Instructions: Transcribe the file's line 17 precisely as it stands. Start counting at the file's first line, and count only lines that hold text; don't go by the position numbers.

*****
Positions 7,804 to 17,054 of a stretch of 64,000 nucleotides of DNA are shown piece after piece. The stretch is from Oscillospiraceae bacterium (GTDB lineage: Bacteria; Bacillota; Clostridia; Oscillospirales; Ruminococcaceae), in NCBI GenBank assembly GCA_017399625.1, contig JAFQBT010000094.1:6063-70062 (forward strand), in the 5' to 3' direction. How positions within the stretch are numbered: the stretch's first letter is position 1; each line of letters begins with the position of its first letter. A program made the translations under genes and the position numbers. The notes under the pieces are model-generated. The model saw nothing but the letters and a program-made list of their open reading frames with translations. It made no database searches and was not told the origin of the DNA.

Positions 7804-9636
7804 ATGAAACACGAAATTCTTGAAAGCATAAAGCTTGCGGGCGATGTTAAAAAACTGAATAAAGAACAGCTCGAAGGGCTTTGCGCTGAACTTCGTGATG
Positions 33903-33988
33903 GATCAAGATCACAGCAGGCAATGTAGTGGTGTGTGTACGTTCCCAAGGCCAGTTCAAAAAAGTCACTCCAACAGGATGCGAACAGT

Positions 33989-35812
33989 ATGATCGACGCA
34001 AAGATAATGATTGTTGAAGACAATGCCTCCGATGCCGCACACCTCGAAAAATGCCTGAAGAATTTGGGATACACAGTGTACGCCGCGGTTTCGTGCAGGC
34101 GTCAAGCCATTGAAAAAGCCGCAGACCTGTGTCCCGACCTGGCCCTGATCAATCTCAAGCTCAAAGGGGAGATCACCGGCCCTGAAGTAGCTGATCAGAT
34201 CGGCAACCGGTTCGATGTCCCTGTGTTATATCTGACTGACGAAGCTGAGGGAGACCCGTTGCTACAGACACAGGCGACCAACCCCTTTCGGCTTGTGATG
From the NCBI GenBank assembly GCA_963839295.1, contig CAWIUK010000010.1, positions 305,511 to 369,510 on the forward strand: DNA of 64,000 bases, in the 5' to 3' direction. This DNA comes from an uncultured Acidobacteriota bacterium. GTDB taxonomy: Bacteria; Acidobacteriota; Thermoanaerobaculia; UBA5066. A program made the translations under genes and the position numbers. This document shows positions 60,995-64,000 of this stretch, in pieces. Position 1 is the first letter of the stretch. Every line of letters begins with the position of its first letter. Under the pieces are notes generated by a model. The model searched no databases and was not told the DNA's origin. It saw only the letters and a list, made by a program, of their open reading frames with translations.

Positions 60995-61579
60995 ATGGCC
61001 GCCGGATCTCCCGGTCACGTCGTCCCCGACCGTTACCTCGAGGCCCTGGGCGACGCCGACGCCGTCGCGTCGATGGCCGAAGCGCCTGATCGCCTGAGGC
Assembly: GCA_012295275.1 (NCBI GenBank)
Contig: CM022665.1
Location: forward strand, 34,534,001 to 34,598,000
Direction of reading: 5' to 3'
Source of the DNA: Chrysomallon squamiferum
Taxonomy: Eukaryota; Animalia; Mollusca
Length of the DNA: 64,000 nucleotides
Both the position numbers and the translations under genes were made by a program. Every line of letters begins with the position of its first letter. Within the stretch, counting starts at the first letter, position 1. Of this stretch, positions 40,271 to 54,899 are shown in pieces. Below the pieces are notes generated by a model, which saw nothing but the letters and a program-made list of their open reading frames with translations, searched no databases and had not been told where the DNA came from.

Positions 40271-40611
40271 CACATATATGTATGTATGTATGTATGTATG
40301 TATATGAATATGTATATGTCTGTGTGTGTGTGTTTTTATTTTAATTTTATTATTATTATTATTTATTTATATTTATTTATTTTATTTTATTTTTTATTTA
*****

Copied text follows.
Location: forward strand, 34,534,001 to 34,598,000